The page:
We conducted a phase 3, double-blind, randomized, placebo-controlled trial to evaluate the efficacy and safety of treatment with molnupiravir started within 5 days after the onset of signs or symptoms in nonhospitalized, unvaccinated adults with mild-to-moderate, laboratory-confirmed Covid-19 and at least one risk factor for severe Covid-19 illness. Participants in the trial were randomly assigned to receive 800 mg of molnupiravir or placebo twice daily for 5 days. The primary efficacy end point was the incidence hospitalization or death at day 29; the incidence of adverse events was the primary safety end point. A planned interim analysis was performed when 50% of 1550 participants (target enrollment) had been followed through day 29. arly treatment with molnupiravir reduced the risk of hospitalization or death in at-risk, unvaccinated adults with Covid-19. 
  • Randomized Controlled Trial of Early Outpatient COVID-19 Treatment with High-Titer Convalescent Plasma
    This multicenter, double-blind randomized controlled trial compared the efficacy and safety of SARS-CoV-2 high titer convalescent plasma to placebo control plasma in symptomatic adults ≥18 years positive for SARS-CoV-2 regardless of risk factors for disease progression or vaccine status. Participants with symptom onset within 8 days were enrolled, then transfused within the subsequent day. The measured primary outcome was COVID-19-related hospitalization within 28 days of plasma transfusion. The enrollment period was June 3, 2020 to October 1, 2021. A total of 1225 participants were randomized and 1181 transfused. In the pre-specified modified intention-to-treat analysis that excluded those not transfused, the primary endpoint occurred in 37 of 589 (6.3%) who received placebo control plasma and in 17 of 592 (2.9%) participants who received convalescent plasma (relative risk, 0.46; one-sided 95% upper bound confidence interval 0.733; P=0.004) corresponding to a 54% risk reduction. Examination with a model adjusting for covariates related to the outcome did not change the conclusions. Early administration of high titer SARS-CoV-2 convalescent plasma reduced outpatient hospitalizations by more than 50%. High titer convalescent plasma is an effective early outpatient COVID-19 treatment with the advantages of low cost, wide availability, and rapid resilience to variant emergence from viral genetic drift in the face of a changing pandemic.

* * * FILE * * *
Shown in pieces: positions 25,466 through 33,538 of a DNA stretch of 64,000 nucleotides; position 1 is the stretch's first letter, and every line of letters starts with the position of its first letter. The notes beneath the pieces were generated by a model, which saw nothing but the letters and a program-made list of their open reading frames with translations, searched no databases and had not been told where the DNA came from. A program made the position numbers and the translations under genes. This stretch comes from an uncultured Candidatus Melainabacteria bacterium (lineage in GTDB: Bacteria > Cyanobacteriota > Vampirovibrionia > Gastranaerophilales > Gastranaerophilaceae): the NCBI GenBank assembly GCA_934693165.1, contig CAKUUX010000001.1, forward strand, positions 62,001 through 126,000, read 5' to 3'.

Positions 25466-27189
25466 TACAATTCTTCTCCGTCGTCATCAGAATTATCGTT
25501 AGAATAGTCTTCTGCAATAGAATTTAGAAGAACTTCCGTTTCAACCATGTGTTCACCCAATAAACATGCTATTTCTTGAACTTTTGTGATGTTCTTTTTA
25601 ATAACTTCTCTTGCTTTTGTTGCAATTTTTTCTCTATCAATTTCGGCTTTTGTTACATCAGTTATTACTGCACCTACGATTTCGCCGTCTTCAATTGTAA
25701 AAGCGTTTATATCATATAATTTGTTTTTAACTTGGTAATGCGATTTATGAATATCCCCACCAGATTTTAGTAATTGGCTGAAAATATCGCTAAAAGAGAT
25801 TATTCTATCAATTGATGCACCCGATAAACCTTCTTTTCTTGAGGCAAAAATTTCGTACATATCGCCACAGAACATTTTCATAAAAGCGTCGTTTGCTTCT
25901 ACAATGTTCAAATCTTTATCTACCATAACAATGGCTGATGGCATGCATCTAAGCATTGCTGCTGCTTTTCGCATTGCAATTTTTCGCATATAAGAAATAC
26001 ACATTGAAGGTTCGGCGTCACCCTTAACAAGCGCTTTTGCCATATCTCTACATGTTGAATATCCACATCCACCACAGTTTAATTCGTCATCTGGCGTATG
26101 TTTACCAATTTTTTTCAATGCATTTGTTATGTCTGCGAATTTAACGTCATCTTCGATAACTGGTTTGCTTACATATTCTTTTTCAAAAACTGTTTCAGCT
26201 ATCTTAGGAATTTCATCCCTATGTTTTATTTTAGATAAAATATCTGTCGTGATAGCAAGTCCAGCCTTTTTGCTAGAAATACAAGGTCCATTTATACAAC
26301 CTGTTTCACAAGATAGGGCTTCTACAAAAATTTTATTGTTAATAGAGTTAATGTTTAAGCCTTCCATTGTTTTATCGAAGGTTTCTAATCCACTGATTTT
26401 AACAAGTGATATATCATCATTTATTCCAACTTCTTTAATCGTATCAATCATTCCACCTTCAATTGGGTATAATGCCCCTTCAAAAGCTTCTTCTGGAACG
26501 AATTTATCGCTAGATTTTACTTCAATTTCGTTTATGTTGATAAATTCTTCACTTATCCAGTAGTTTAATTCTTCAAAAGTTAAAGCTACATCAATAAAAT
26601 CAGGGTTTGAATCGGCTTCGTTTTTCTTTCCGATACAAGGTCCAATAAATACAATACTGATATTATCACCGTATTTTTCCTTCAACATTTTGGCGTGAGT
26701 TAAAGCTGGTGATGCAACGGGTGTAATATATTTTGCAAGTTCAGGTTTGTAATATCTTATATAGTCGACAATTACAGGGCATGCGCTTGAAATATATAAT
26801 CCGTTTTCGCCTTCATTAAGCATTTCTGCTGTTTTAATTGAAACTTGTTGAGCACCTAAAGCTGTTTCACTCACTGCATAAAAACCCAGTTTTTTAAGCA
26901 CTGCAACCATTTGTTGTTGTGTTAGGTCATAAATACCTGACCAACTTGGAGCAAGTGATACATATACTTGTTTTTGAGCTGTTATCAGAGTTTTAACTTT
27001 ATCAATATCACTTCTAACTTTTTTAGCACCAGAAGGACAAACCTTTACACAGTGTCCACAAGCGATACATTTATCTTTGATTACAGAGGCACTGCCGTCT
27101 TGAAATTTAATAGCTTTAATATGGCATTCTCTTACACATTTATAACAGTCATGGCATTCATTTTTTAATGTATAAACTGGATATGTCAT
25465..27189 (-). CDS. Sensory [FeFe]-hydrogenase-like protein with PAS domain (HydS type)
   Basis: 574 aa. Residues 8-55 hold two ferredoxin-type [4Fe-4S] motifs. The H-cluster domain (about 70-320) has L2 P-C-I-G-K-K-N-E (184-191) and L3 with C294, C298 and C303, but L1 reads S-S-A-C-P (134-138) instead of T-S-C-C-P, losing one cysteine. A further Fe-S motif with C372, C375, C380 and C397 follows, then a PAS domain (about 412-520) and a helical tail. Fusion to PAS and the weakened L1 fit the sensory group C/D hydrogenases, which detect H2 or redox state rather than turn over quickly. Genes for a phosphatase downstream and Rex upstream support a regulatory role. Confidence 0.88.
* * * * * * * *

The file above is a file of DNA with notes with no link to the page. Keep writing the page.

• Evaluation of Test to Stay Strategy on Secondary and Tertiary Transmission of SARS-CoV-2 in K–12 Schools — Lake County, Illinois, August 9–October 29, 2021
    COVID-19 transmission within K–12 schools can remain low with implementation of multiple, concurrent prevention strategies.During fall 2021, 90 Lake County, Illinois, schools implemented Test to Stay (TTS), permitting eligible close contacts with masked COVID-19 exposures to remain in school. Secondary transmission among TTS participants was 1.5%; no tertiary transmission was observed among school-based contacts; however, tertiary cases were identified among household contacts. Implementation of TTS preserved up to 8,152 in-person learning days. Although vaccination remains the leading recommendation to protect against COVID-19, TTS allows close contacts to remain in the classroom as an alternative to home quarantine. 
  • Evaluation of a Test to Stay Strategy in Transitional Kindergarten Through Grade 12 Schools — Los Angeles County, California, August 16–October 31, 2021
    Los Angeles County Department of Public Health permits Test to Stay (TTS) as a COVID-19 quarantine strategy that allows students with school exposures to remain in school if both infected and exposed persons wore masks. One in five LAC public schools adopted TTS. In TTS schools, student case rates did not increase, and tertiary transmission was not identified. A higher percentage of disadvantaged schools did not implement TTS. TTS does not appear to increase transmission risk in public schools and might greatly reduce loss of in-person school days. Implementation requires resources that might be currently unavailable for some schools. Vaccination remains the leading recommendation to protect against COVID-19; TTS allows students with a school exposure to remain in the classroom as an alternative to home quarantine. 

Situation Dashboards


World Health Organization (WHO)

Novel Coronavirus (COVID-19) Situation from World Health Organization (WHO)

Johns Hopkins University (JHU)

Coronavirus COVID-19 Global Cases by the Center for Systems Science and Engineering (CSSE) at JHU

COVID-19 in US and Canada

1Point3Acres Real-Time Coronavirus (COVID-19) Updates in US and Canada with Credible Sources

Genomic Epidemiology COVID-19

Genomic Epidemiology of (COVID-19) Maintained by the Nextstrain team, enabled by data from GISAID.

Sources for COVID-19 Information


World Health Organization (WHO)


Centers for Disease Control, US


International Society for Infectious Diseases


This Week in Virology (TWIV)